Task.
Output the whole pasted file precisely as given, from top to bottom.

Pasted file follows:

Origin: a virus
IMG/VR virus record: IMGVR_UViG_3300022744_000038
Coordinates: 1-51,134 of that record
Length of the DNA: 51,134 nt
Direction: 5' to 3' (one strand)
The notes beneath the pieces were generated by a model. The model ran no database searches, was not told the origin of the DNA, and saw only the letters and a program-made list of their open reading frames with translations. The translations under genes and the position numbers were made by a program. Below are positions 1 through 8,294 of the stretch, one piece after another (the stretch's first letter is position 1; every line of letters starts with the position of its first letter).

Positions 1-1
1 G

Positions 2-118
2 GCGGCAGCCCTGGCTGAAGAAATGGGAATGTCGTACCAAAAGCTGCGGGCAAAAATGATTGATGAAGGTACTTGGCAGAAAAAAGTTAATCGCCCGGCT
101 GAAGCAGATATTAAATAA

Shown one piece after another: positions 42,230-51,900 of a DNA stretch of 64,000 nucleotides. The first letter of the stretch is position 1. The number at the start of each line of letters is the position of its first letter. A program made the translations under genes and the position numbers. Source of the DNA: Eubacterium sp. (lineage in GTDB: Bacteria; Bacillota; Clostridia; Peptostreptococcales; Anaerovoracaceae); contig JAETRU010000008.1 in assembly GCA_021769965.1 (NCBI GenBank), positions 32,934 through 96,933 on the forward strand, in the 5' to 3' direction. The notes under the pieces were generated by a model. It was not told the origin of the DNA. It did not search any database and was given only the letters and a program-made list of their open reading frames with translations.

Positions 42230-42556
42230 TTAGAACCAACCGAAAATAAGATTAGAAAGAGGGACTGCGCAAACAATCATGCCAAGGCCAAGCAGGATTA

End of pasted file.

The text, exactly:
Origin: a virus
IMG/VR virus record: IMGVR_UViG_3300022744_000038
Coordinates: 1-51,134 of that record
Length of the DNA: 51,134 nt
Direction: 5' to 3' (one strand)
The notes beneath the pieces were generated by a model. The model ran no database searches, was not told the origin of the DNA, and saw only the letters and a program-made list of their open reading frames with translations. The translations under genes and the position numbers were made by a program. Below are positions 1 through 8,294 of the stretch, one piece after another (the stretch's first letter is position 1; every line of letters starts with the position of its first letter).

Positions 1-1
1 G

Positions 2-118
2 GCGGCAGCCCTGGCTGAAGAAATGGGAATGTCGTACCAAAAGCTGCGGGCAAAAATGATTGATGAAGGTACTTGGCAGAAAAAAGTTAATCGCCCGGCT
101 GAAGCAGATATTAAATAA

Shown one piece after another: positions 42,230-51,900 of a DNA stretch of 64,000 nucleotides. The first letter of the stretch is position 1. The number at the start of each line of letters is the position of its first letter. A program made the translations under genes and the position numbers. Source of the DNA: Eubacterium sp. (lineage in GTDB: Bacteria; Bacillota; Clostridia; Peptostreptococcales; Anaerovoracaceae); contig JAETRU010000008.1 in assembly GCA_021769965.1 (NCBI GenBank), positions 32,934 through 96,933 on the forward strand, in the 5' to 3' direction. The notes under the pieces were generated by a model. It was not told the origin of the DNA. It did not search any database and was given only the letters and a program-made list of their open reading frames with translations.

Positions 42230-42556
42230 TTAGAACCAACCGAAAATAAGATTAGAAAGAGGGACTGCGCAAACAATCATGCCAAGGCCAAGCAGGATTA